here and here.
So obviously I went back. But my attitude was totally different the second time. During the first hunt, I was in the woods by 2:30pm, and the deer didn't move out of the woods until 4:15pm. So on the second try, I brought my climbing tree stand, didn't arrive until 4:10pm, and wasn't set up in the tree until nearly 4:30pm (sunset at 4:45pm). What the heck was I thinking? That was my first mistake, and it probably impacted the outcome of the hunt. Keep reading - maybe that's not a bad thing, in this case.
Second mistake - I also ignored the weather. My first hunt was on a crisp (about 42 degrees), clear day that followed two days of horrendous downpours. The deer were hungry and on the move. Second hunt? Sunny and 55 degrees, the day after a warm, full moon where (I imagine) the deer fed all night in safety.
Third mistake, as I mentioned, I brought my climbing stand, which I hadn't used in 4 years. At least give me credit for checking it out a few days before hand and noticing that a cotter pin was missing (a dubious replacement was procured from the Home Despot). I was in a hurry and out of practice - a bad combination. I simply wasn't comfortable in the stand, and once I was physically ready to shoot, I didn't feel 110% confident that the stand wouldn't give way if I had to lean against it to take a tough shot.
I don't know what I would have done if a big deer would have walked under the stand. Honestly, I probably wouldn't have taken a shot, because a poorly shot deer in this area means that you will be retrieving that animal from someone's multi-million dollar waterfront lawn, as they are sitting down to dinner that night.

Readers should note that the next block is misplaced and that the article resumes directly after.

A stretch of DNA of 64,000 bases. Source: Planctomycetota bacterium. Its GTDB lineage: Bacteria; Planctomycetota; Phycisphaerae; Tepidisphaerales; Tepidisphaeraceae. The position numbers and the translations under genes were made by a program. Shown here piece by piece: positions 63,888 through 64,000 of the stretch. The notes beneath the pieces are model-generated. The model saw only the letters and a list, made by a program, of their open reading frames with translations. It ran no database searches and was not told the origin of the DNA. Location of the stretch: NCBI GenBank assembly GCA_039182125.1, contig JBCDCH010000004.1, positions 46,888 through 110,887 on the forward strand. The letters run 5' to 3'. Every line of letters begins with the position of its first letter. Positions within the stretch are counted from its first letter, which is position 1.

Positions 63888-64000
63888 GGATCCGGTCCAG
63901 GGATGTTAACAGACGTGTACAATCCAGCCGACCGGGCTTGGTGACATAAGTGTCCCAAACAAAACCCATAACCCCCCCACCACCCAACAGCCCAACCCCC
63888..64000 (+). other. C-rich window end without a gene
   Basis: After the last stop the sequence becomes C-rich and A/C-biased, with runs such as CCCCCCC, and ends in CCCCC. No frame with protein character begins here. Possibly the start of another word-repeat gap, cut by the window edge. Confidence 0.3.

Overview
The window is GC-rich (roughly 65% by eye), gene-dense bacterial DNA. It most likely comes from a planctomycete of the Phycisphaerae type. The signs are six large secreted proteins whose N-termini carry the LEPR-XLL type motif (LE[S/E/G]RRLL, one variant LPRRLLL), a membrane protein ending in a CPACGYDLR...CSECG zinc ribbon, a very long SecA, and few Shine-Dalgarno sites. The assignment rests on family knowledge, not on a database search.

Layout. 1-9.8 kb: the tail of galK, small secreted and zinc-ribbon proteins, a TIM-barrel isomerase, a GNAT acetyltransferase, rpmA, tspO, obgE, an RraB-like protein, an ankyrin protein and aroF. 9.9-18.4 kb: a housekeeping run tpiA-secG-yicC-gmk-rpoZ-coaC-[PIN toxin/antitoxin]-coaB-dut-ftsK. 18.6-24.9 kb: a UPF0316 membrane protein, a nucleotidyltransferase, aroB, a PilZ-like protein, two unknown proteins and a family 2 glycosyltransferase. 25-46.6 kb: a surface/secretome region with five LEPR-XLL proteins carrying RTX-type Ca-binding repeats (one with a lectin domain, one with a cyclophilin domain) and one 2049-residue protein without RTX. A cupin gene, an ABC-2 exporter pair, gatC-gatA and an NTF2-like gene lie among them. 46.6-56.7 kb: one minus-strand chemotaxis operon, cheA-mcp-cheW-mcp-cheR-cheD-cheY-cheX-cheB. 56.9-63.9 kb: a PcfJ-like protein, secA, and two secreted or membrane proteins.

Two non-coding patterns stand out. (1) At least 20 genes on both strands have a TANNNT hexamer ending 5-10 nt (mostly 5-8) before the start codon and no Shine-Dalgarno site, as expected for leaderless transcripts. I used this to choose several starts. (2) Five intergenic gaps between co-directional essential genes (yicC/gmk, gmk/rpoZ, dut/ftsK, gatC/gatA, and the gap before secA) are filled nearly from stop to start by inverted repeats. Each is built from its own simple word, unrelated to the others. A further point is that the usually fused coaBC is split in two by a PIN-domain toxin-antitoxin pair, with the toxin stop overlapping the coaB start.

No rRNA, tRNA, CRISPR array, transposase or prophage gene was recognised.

So, what went right? Gosh, not much. The deer never moved out of the marsh. Even if I had spooked them, I would expect to see a few of them moving out of the marsh, far out on my flank to the east or west. As the sun began to set, the swamp filled up with songbirds - mourning doves, cardinals, and juncos - all hungry and just getting into town, I suppose. But no deer. No squirrels. No rabbits. Nothing furry at all!
At the end of the hunt, I was left staring into the dark and with a feeling that I used to know well, but have drifted apart from as I've become a more competent outdoorsman over the past 10 years. A sense of not knowing whether the evening's failure was a result of natural "things," or whether I created the failure myself.
Looking back on it, I realize that I made a choice after the first hunt - the choice to be overconfident. I should have operated from the standpoint of, "Everything went right last time except the shot - let's do it exactly the same next time." Instead, I let my overconfidence push me simultaneously in the directions of laziness (arriving late in the afternoon) and ironically, "unneeded challenge" (dusting off my climbing stand with no recent practice).
I plan to try it again. I will hunt from the ground, as I did the first time.
I will pick an ideal weather day, as I did the first time.
I will arrive early, as I did the first time. I won't try to utilize new (or old and recently untested) gear to "make it more interesting." Let's see what the outcome is! I may not harvest a deer, but at least I'll have an open mind to learn something new for the next hunt after that.